The New Jersey Supreme Court recently ruled that municipalities that hire from a civil service list have to provide a "legitimate" reason for hiring someone who placed lower in the test ranking, The Star-Ledger reports.
New Jersey Employment Lawyers have seen countless examples of people who were passed over for good jobs simply because of an unqualified person's connections or other unlawful reasons. These situations should be fought aggressively and sometimes litigation is necessary in order to get justice.
In a recent 4-2 decision In the Matter of Nicholas R. Foglio, the New Jersey Supreme Court reversed a practice that some experts say gave too much power to hiring authorities who gave vague reasons for bypassing qualified candidates in favor of family members and those with political connections.
The court ruling is based on the case of Foglio, who was skipped over for a firefighter's position in Ocean City in 2007. In hiring firefighters that year, the city picked a bartender and a lifeguard over Foglio, who had eight years of experience as a volunteer fireman and emergency medical technician in several communities.
The city initially cited better educational background as the reason, though Foglio had more firefighter educational training. According to the newspaper, it later said the other two had performed better in interviews, though the city couldn't provide notes or a list of standard questions they asked all candidates. Finally, the city said the other candidates "best met the needs" of the fire department and the Civil Service Commission agreed, as did an appeals court.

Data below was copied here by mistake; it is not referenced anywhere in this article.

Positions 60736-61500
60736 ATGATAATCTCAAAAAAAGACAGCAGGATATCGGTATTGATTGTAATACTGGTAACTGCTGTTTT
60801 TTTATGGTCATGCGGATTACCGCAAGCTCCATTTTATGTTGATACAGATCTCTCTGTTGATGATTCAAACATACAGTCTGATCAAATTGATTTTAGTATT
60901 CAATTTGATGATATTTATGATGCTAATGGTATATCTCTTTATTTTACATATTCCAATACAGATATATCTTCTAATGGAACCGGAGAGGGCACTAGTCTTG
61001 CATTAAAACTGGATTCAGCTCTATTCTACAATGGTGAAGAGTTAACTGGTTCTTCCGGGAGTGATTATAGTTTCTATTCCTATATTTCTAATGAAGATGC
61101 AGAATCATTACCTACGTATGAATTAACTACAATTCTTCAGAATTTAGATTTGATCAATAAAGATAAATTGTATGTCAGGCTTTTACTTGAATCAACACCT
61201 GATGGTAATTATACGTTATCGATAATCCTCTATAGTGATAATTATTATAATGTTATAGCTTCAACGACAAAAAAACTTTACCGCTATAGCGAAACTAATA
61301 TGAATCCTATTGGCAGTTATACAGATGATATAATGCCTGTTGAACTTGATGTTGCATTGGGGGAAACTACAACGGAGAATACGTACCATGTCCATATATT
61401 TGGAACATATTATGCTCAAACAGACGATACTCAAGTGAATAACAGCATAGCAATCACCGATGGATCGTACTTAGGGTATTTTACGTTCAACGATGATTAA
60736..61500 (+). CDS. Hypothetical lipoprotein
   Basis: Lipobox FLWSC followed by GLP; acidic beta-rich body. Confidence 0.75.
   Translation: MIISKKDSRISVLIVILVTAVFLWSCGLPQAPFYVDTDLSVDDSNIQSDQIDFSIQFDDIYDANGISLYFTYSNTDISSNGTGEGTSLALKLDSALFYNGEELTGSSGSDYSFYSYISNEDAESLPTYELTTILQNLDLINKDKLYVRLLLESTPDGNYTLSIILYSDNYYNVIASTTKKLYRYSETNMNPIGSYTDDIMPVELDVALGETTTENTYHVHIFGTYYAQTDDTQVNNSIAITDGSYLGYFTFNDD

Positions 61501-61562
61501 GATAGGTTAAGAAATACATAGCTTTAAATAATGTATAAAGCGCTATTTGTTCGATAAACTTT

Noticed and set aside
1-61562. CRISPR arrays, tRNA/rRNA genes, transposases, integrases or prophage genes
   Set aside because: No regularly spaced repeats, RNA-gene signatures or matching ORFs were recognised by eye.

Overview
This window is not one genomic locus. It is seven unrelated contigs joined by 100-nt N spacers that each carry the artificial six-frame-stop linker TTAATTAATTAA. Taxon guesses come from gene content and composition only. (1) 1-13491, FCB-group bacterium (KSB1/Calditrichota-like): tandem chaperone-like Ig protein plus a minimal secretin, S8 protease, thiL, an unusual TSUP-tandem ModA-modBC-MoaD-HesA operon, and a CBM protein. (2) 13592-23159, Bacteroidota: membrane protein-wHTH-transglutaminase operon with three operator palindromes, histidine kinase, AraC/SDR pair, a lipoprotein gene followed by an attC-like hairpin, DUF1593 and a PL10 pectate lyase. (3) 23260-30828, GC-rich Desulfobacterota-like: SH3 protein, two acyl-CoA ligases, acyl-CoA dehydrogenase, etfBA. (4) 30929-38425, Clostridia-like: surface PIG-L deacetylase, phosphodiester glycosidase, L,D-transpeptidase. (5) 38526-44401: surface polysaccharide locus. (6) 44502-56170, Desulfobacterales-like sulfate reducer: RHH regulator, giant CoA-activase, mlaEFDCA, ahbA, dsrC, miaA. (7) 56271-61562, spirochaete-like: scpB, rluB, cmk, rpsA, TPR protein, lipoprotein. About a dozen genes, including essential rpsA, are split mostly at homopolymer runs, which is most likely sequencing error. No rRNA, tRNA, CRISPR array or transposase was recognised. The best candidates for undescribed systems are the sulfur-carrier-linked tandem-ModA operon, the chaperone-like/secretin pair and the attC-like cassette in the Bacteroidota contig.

But the state's high court said a "boilerplate" reason is insufficient, and the city was obligated to provide the New Jersey Department of Personnel with a statement of "legitimate" reasons why Foglio wasn't selected. The city must now decide whether to give Foglio a "legitimate" reason for why he wasn't hired or must give him a job, his attorney said.
The New Jersey Supreme Court decision is good news for those applying for jobs within a city or town throughout the state. Many times, those hiring civil service employees simply hire less-qualified people as a favor and it undermines the legitimacy of the hiring process. It also is a form of discrimination that shouldn't be tolerated.
Whether based on age, race, gender, sexual orientation, creed or other reasons outlined in New Jersey law, employers aren't allowed to discriminate. And that includes the hiring and firing processes. Potential employees are afforded protections just like people who are already on the payroll.
Hiring a New Jersey Employment Lawyer where a potential employee has been passed over for a job or turned down for a promotion or harassed on the job is critical. These injustices should not go unnoticed and unpunished. Sometimes, litigation can be avoided, but there are times when filing a lawsuit is necessary. Our firm has decades of experience handling these cases and continuously fights for employees' rights.
If you feel your employer has discriminated against you in New York or New Jersey, contact the Resnick Law Group, P.C. at 973-781-1204 or 646-867-7997. We are located in East Hanover, N.J. and Midtown Manhattan on Broadway.
Towns must provide explanations when hiring less qualified workers, state Supreme Court rules, by MaryAnn Spoto, The Star-Ledger